Last edited 03 Apr 2022

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Institute of Historic Building Conservation Institute / association Website

Mid-rise urban living

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Mid-Rise Urban Living, Chris Johnson, Lund Humphries, 2021, 128 pages, 41 black-and-white illustrations and 32 colour plates.

Chris Johnson is a former government architect for New South Wales and CEO of Urban Taskforce Australia. He lives the mid-rise dream in an apartment ‘on the edge of Sydney’s wonderful harbour’. The author ranges widely in search of examples but his conclusions appear to be strongly influenced by his Australian experience.

Johnson defines ‘mid-rise’ as housing of five to six storeys, although some of his examples are higher. This he says is ‘the missing middle’. Observers of British cities, on the other hand, may see midrise as the mushrooming middle. In terms of historical precedents, Johnson starts at Kowloon and follows a fairly well-travelled route through Haussmann’s Paris, the Barcelona of Cerdà and Gaudí, Georgian-to-20th-century London and on, via Berlage’s Amsterdam, to Jane Jacobs’ New York.

Johnson does not discount other urban forms, from tower blocks to low-density suburbs, but he favours mid-rise for inner cities and city centres. Historical precedents are again cited from Siena and Rome, and Johnson draws on the ideas of urbanists from Camillo Sitte to Jan Gehl. Mid-rise can give clear definition to street edges and can provide the density of population necessary to provide active thoroughfares and public spaces. It can fulfil environmental requirements, and can incorporate mixed uses and active frontages.

The author draws on contemporary case studies to demonstrate his ideas of good practice from Singapore, the Netherlands, Boston (USA), London and Australia. Examples from India show that mid-rise can provide low-cost housing. Johnson illustrates examples of handsome affordable housing in Sydney.

In the last chapter, the author examines the political and economic barriers to mid-rise, and the perceived rigidity of planning systems and design codes. Curiously ‘third-party appeals’ are listed (by the Prince’s Foundation) among the obstacles to mid-rise in London. Johnson quotes London architect Peter Barber’s call for planning to favour ‘a socially and ecologically sustainable urbanism structured by idealism rather than net-twitch neurosis’. The author argues for mid-rise along transport corridors and advocates diversity in design (planning is again seen as the problem here). The book illustrates a range of contemporary built examples from around the world, ranging from urbane, through showy to bizarre.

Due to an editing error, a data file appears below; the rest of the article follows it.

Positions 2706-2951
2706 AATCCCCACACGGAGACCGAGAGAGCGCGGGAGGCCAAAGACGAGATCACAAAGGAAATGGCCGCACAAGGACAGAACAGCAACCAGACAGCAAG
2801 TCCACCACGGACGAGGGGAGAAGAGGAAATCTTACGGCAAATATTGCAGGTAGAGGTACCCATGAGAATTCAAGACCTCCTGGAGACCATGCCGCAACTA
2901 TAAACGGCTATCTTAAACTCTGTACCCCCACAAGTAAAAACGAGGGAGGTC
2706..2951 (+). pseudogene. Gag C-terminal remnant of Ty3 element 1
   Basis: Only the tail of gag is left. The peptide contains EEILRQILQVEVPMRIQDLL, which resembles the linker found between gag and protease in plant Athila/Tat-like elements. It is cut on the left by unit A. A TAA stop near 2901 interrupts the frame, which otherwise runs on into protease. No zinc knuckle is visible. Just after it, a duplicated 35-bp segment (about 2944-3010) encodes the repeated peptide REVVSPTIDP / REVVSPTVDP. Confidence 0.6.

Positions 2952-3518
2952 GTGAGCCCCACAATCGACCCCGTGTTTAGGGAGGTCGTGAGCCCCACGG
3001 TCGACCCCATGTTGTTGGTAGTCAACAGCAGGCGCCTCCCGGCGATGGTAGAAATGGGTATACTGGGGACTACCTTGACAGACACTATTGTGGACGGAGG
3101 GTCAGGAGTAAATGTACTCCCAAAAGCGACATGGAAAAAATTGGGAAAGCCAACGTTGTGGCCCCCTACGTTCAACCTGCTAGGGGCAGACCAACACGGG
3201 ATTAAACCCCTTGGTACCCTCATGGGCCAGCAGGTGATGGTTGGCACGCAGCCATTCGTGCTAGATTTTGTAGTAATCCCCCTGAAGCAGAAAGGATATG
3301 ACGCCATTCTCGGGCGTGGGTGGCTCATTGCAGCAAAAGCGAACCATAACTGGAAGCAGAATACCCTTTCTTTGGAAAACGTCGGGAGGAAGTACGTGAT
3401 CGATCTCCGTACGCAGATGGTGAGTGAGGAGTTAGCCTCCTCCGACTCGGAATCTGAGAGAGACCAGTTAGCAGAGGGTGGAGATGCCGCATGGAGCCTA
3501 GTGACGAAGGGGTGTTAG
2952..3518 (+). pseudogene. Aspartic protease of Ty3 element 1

Much of Johnson’s agenda is good urbanism. Mid-rise can provide a population to support the economy of city centres and inner cities. This is happening around the UK, and is historically well-established in cities such as Edinburgh, Glasgow and London. From our conservation point of view mid-rise can, as Johnson shows, provide new uses of historic buildings and suitably scaled contextual development for historic areas.

But the book is not without flaws. Cars are seen in some of the pictures in the book, but there is little discussion of the impact of parking or traffic generation. An example of a ‘mid-rise villa’ in Germany has blank ground and first floors, presumably used for parking, hardly providing the active frontages and neighbourly qualities that Johnson advocates.

More seriously, the book is too reliant on architectural determinism. The success of housing depends on tenure, management, cost to the occupier, energy costs, social and cultural factors and many other considerations. Johnson offers a beguiling picture of his own neighbourhood beside Sydney harbour with its friendly ground-floor coffee shops and restaurants, and shared gym and swimming pool. But those benefits are not an automatic consequence of built form. They accrue to people who have choice and who can afford to live at a prime location in an expensive city.

This article originally appeared as ‘The mushrooming middle’ in Context 170, published by the Institute of Historic Building Conservation (IHBC) in December 2021. It was written by Michael Taylor, editorial co-ordinator for Context.

--Institute of Historic Building Conservation

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